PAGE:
A Writer Gets Grilled By His 18-Year-Old Self In 'Later That Same Life'
In 1977, an 18-year-old Peter "Stoney" Emshwiller filmed himself asking questions meant for his future self. Emshwiller tells NPR's Ari Shapiro, "I was going through what I think a lot of 18-year-olds go through — where you're leaving high school and you're about to start sort of your real life — and felt like I wanted to ask somebody who knows. And of course there isn't anybody, but I decided to pretend there was and sit down and talk to a blank wall asking every question I could think of and responding to every answer I thought I might get back."
Thirty-eight years later, the writer and voice actor sat down to answer his young self's questions. The result is Later That Same Life, a film cut together to look like one seamless interview.
On watching the 1977 footage for the first time in years
The biggest thing that surprised me is, back then, I had very, very bad self-image. I thought of myself as hideous. I grew a horrible, scruffy beard trying to cover up my acne. And I looked at the footage of myself, and I thought, "You're adorable!" It was eye-opening.
On feeling like he'd let his 18-year-old self down
I was sure I was going to be distinguished and gray and have these little beautiful wrinkles, but the idea that, you know, I'd sit down across from my future self and he would be, you know, Jabba the Hutt and look like a mutant beached whale . ... Oh, the editing process was horrible because I would be sitting there having to look at myself — I'm at that age and weight where I avoid reflective surfaces as much as possible. So having to sit for hours and look at this footage of myself was torture. ... And it wasn't just, of course, my appearance. It was that I was facing the disappointment.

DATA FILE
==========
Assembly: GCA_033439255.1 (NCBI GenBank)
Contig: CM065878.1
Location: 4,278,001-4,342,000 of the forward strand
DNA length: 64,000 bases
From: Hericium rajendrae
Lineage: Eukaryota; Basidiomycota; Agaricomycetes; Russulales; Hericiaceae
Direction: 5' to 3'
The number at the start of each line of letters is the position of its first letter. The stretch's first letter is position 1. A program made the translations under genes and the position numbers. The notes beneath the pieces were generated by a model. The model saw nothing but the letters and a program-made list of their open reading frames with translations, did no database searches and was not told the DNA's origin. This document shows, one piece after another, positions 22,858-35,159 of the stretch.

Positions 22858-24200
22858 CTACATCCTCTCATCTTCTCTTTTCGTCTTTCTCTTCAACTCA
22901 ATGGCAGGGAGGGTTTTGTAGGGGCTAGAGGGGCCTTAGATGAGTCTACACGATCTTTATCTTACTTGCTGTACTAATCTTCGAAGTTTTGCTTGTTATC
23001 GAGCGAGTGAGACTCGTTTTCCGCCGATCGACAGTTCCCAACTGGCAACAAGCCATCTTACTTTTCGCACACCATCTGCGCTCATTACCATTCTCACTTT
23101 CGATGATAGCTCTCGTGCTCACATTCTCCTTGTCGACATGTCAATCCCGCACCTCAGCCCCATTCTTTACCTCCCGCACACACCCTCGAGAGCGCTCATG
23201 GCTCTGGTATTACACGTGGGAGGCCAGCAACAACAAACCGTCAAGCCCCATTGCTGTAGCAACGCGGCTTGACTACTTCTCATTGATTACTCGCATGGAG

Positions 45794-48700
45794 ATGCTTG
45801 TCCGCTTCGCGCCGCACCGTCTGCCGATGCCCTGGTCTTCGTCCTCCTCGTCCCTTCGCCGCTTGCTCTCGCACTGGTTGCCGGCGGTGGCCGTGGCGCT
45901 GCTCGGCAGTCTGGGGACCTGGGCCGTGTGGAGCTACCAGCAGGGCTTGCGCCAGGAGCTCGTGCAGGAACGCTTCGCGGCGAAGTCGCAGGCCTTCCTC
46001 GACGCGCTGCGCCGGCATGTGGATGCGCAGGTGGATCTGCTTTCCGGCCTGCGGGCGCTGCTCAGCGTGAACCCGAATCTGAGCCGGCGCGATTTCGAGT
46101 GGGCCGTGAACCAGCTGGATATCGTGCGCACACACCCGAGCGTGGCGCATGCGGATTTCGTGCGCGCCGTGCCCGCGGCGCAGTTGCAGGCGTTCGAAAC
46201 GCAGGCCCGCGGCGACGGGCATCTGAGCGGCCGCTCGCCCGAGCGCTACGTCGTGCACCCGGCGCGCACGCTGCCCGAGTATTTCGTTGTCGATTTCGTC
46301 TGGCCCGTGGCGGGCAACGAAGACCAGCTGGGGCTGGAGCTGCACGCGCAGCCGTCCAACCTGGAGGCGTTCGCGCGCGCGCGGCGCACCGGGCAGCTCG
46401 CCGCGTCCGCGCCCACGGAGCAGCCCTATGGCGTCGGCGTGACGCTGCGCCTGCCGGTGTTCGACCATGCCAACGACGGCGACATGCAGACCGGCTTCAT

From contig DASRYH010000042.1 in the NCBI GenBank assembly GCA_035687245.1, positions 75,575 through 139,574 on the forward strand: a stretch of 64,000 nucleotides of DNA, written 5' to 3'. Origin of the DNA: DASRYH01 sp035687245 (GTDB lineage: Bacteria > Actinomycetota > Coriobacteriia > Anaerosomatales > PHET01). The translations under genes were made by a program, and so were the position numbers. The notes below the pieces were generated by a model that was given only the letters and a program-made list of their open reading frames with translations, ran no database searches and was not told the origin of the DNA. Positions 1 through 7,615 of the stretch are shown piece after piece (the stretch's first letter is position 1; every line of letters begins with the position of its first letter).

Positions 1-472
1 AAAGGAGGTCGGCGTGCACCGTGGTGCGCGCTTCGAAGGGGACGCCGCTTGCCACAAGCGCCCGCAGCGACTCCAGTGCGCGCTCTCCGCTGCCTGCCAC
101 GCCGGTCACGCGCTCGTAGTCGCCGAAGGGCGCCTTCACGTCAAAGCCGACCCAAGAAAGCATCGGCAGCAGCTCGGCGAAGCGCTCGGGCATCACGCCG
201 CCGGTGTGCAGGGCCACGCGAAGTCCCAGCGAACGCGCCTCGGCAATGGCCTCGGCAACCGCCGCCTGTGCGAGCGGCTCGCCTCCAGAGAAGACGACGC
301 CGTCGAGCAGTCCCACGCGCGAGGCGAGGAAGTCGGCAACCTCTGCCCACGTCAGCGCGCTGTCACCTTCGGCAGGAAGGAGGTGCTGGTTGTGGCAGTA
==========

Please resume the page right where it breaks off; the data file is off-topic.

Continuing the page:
It felt real. ... Why did I think I was really in the room with my 18-year-old self? And it dawned on me: Well, because he's still there inside me. He was in the room.
On feeling like he was actually talking to his 18-year-old self
Even though it was, you know, 38 years apart and it was artificially created, it felt real. ... There was a moment where I got a friend of mine to put a jacket on that looked a little like what I wore back then and I had a moment where I said to my younger self, "Everything's going to be OK. Do you want a hug?" And I had this friend come over and hug me. And it's completely artificial — you know, the guy doesn't even look like me, didn't have a beard — but I burst into tears because it felt like I was really hugging 18-year-old me. Why did I think I was really in the room with my 18-year-old self? And it dawned on me: Well, because he's still there inside me. He was in the room.
On why he decided to answer his younger self's questions all these years later
There [are] two reasons I think I did it. One is I needed him to be OK with how I led his life. But honestly, I might never have decided to go back to this project if I hadn't had a little bit of a health scare. ... I was in the hospital with tubes coming out of me and I thought, "I gotta finish this movie."
Copyright 2020 NPR. To see more, visit https://www.npr.org.